When President Clinton was impeached in 1998, as an attorney, I felt that a president lying under oath, even about a private matter, was worthy of impeachment and conviction. He had, after all, been ordered by a judge to testify on the matter, and he lied. I was appalled that members of two of my professions--journalism and law--argued that lying under oath didn't rise to the level of impeachment. And so, I reasoned, these attorneys will be okay about people lying under oath to them because the president did it and got away with it. I even talked to a group of patent attorneys who were afraid of that happening because defendants would figure out if they lied they kept their patents and if they told the truth they would lose them and President Clinton had shown that lying in one's self-interest was okay. Twenty-two years later, senators who voted to acquit Clinton have been criticized for not taking the testimony of women who accused Clinton of sexual harassment seriously and with respect in the wake of the me-too movement, and it is a stain on their reputations and, perhaps, a burden on their consciences. In addition, anecdotally speaking, lying under oath in one's self-interest appears to have increased. And now, two decades later, we have another president who lies--not just under oath--but all the time and specifically about his involvement in pressuring the Iranian president to get dirt on a political amount. I have several rules in life. One of them is, if someone lies to me about big things and lies a lot, I won't trust him or her--ever--or associate with them. Why would anyone want a president whom they can't trust--because that kinda defeats the point of having that person as president.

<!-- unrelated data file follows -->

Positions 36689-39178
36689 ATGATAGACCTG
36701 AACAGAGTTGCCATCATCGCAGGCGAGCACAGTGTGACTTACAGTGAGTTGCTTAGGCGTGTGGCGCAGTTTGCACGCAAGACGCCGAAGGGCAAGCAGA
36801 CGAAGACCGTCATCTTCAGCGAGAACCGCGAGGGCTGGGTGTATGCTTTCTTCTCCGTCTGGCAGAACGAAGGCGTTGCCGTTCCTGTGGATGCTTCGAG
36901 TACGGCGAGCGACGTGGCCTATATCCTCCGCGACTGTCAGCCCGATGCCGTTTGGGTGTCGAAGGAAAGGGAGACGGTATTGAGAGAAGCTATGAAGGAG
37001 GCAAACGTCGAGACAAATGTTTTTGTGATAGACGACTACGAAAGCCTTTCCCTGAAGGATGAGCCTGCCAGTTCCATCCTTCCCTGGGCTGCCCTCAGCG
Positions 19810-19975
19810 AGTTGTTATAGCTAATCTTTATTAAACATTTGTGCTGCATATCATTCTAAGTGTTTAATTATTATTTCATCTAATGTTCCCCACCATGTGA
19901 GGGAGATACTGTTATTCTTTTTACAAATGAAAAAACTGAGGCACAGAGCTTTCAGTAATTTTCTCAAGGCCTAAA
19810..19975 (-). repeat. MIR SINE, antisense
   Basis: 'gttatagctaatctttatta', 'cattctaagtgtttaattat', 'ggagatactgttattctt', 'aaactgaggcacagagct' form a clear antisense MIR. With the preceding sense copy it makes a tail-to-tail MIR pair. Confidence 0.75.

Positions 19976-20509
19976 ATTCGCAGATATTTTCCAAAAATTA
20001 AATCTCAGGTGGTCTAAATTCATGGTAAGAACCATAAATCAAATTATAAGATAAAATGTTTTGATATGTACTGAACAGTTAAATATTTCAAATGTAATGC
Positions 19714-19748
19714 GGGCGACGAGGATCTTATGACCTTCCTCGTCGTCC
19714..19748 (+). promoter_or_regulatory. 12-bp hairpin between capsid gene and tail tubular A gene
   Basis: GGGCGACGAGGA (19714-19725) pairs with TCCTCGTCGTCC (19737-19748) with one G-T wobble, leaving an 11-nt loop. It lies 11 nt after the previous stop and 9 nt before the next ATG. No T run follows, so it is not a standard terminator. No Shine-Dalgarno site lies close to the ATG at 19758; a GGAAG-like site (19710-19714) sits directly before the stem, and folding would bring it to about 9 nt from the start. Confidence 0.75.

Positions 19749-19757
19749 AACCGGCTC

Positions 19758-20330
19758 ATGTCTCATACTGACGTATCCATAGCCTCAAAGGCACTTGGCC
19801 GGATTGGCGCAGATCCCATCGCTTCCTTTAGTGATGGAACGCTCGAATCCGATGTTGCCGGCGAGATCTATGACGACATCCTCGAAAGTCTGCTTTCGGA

Did the Democrats do everything right? Of course not. But their trying to get everything related to impeachment done before the 2020 election makes sense because the high crimes and misdemeanors President Trump is accused of are related to his trying to influence the 2020 election and he has shown no regret or remorse about his call to the Ukrainian president and has even implied that he would do it again.
President Trump and his attorneys, including Alan Dershowitz, argue that abuse of power is not an impeachable offense. Dershowitz specifically cites the 1868 impeachment trial of President Andrew Johnson and arguments made then. But the House Judiciary Committee in 1974 approved articles of impeachment against President Richard Nixon that included abuse of power. The president’s team would (and probably will) argue that that is not a precedent because the articles were not approved by the House and did not go to trial. (Nixon resigned as a result of the House committee’s actions.) But the point is that the analysis of a House committee was that abuse of power is an impeachable offense. The House committees who developed the articles of impeachment against President Trump probably felt safe in creating the abuse of power article because the charge had been entered before and recently, more recently than the trial Dershowitz cites.